Have you heard of El Caminito Del Rey? Well, if you are spending anytime in or near Malaga, El Caminito Del Rey is a must do.
El Caminito Del Rey is an 8 kilometer or so path that wanders through a gorge (called the Desfiladero de los Gaitanes) carved out by the Guadalhorce river. The walls of the gorge are some 300 meters high and parts of El Caminito Del Rey are suspended (well, maybe pinned is a better word but I’m no engineer) about 100 meters up from those walls.
The walkway was originally built between 1901 and 1905 as a one meter wide path to allow workers to bring supplies to a hydroelectric power plant. (The plant is no longer functioning.) In 1921, King Alfonso XIII decided to take a stroll on a small part of the pathway while inaugurating a dam. However, he didn’t walk very far (scaredy-cat), giving the walkway its present name (which roughly translates as The King’s Little Pathway).
Over the years, the pathway deteriorated to the point where there were gaping holes in the path. There was also no handrail but, never fear, there was a cable you could clip on to in case you slipped (although apparently nobody maintained it and it was not at all clear how well the cable would work if you truly needed it).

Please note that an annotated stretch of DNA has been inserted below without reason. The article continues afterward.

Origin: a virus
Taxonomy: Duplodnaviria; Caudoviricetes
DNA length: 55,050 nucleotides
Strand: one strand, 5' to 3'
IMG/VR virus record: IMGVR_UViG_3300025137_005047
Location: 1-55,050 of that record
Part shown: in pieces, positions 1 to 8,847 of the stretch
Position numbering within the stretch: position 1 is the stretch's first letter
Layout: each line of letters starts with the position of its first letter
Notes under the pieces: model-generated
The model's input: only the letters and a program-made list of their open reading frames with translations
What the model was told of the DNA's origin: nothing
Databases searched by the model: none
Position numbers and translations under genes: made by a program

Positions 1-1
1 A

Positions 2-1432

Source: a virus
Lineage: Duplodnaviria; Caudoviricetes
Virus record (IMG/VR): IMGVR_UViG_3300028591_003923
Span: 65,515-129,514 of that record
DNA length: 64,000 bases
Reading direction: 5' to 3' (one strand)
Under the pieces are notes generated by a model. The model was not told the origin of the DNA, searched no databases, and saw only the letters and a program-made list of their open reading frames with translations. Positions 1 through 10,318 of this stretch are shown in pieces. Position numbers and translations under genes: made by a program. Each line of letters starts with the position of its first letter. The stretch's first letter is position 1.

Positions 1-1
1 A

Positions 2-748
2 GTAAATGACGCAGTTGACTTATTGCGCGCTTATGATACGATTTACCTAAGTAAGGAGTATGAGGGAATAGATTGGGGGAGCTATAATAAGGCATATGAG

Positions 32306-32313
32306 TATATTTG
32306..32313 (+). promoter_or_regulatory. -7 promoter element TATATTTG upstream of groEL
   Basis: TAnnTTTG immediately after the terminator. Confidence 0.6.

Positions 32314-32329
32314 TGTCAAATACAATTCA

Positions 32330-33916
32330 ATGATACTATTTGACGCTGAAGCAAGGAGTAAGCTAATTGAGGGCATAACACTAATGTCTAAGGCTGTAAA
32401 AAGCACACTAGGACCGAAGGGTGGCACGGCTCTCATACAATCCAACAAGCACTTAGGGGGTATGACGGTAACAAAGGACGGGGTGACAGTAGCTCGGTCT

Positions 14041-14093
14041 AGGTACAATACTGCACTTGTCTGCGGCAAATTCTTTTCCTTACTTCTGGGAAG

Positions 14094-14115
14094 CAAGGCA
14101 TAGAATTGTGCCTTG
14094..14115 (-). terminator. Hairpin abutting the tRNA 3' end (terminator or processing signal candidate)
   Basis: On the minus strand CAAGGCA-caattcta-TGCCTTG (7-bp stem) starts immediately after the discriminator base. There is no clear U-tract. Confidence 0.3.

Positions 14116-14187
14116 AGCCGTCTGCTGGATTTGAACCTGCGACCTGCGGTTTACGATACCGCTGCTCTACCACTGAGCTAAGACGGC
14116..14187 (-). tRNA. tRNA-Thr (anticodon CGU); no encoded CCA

The sorry condition of the path didn’t stop adrenaline junkies from walking the trail — in fact, it was probably a prime attraction for that very reason — and several people fell to their death while making the trek. Thus, the Caminito Del Rey became known as the world’s most dangerous walk.
Unfortunately for the nickname and fortunately for those that walk the path today, the path was restored in 2011 and is no longer dangerous (although it still looks pretty scary). Now, there is a nice solidly constructed (and plenty wide) path, everyone must walk in the same direction (thankfully, mostly downhill), and you even get a silly safety helmet (complete with a disposable hair net for reasons unknown) that I’m quite confident would be of absolutely no use in an emergency.
There are even critters to be seen on the trail. A large breeding population of Griffon Vultures can often be spotted soaring overhead (we saw tons of them). And, there are wild goats.
Unfortunately, we found it impossible to book a ticket to do this on our own and had to book an organized tour from Malaga. Oddly, the tour guide readily admitted that he knew most of us booked the tour only because we couldn’t buy tickets any other way, so it apparently is a known problem.
Nonetheless, El Caminito Del Rey is well worth doing. And, truly, not really all that scary.